A team of scientists from Hudson Carbon, a research center in upstate New York that studies carbon storage, say cannabis could be the missing player in humanity’s fight against climate change. How? Hemp absorbs carbon dioxide from the atmosphere more than twice as effectively as trees.
Although the U.S. only accounts for about five percent of the global population, it is responsible for 28 percent of the world’s carbon emissions, so it behooves us to take notice.
“Roughly speaking, if [the US] did 50 million acres of hemp, we would be sequestering a couple hundred million tons of carbon per year on that acreage,” said Ben Dobson, founder and president of Hudson Carbon.
Dobson is considered a pioneer in the carbon farming space. His farm in New York's Hudson Valley is a soil laboratory where researchers found that, while trees can capture about six tons of CO2 per year, hemp can suck up to 16 tons. CO2 also becomes permanently encased within hemp fibers, which can be used as raw material to manufacture a wide variety of products, ranging from textiles and construction to car parts to medicine.
Considering cotton alone, which represents 43% of all fibers used for clothing and textiles worldwide, hemp can provide enormous benefits in view of the vast difference in the water needed to grow hemp vs. cotton.
Hemp, or industrial hemp, is a subspecies of the cannabis plant but lacks most of marijuana’s psychoactive compound tetrahydrocannabinol (THC).
Fastest-Growing Plant On Earth
Another benefit of hemp includes the fact that it is one of the fastest-growing plants in the world, reaching four meters in height in only 100 days.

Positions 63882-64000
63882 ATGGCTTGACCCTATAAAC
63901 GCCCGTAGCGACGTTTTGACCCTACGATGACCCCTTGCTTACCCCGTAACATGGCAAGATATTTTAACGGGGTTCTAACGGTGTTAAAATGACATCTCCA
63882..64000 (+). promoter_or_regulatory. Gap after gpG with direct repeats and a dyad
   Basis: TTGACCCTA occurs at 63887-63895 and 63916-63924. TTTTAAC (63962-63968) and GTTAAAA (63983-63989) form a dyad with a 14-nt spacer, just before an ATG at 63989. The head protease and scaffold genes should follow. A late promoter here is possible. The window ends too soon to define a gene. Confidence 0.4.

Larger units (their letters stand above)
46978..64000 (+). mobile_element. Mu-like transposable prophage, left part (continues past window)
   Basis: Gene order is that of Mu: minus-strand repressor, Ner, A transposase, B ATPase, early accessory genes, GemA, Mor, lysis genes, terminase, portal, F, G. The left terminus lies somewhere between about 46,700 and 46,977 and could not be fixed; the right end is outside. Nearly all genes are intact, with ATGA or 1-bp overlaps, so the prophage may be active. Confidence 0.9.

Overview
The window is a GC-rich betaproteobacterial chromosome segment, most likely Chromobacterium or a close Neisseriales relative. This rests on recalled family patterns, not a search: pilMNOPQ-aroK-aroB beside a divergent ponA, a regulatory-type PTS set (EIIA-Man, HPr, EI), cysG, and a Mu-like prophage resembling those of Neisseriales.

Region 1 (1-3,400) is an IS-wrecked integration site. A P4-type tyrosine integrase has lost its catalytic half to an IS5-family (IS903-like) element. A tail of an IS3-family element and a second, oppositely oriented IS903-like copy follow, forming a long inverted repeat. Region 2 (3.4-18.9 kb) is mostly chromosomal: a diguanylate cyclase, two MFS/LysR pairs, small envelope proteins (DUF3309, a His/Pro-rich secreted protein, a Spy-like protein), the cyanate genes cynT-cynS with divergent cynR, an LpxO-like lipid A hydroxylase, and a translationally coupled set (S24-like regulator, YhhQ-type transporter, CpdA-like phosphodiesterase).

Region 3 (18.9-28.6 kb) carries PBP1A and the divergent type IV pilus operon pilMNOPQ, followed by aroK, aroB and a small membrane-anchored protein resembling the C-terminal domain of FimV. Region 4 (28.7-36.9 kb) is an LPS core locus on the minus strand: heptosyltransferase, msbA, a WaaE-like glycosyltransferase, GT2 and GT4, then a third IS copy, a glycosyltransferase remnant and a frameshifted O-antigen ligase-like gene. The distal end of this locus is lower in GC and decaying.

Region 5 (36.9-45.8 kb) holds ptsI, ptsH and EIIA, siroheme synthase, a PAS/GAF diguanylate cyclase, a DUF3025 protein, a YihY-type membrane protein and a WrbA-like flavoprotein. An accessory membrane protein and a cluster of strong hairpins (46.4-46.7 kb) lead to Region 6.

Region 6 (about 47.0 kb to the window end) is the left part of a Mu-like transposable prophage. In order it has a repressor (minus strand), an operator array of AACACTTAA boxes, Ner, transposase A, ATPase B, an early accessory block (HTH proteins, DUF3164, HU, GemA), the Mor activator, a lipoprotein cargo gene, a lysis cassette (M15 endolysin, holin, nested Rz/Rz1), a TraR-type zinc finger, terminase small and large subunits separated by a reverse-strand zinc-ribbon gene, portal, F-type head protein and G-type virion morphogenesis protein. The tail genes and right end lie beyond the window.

Besides purifying the air of greenhouse gases, cannabis plants can also absorb carcinogenic heavy metals such as mercury, lead or cadmium from soils – elements which, although suitable for crops used for food, are highly dangerous for people who consume these plants.
And Hemp Is Destined To Be Wildly Profitable
Industrial sales are expected to triple in the next 7 years, rising from $4.71 billion in 2019 to $15.26 billion in 2027.
The work Dobson is doing now could lead to farmers getting paid for their practices and ability to sequester carbon.
Farmers, after all, are collectively responsible for 60% of the Earth’s surface and how it’s treated, according to Dobson.
“We’re really managing and stewarding over half the Earth’s surface,” he said. “We need to regenerate this Earth surface into a healthy ecosystem in order to assure a future for our children and mitigate the worst effects of climate change.”
One wonders...what are we waiting for?
See more from Benzinga
Don't miss real-time alerts on your stocks - join Benzinga Pro for free! Try the tool that will help you invest smarter, faster, and better.
© 2022 Benzinga.com. Benzinga does not provide investment advice. All rights reserved.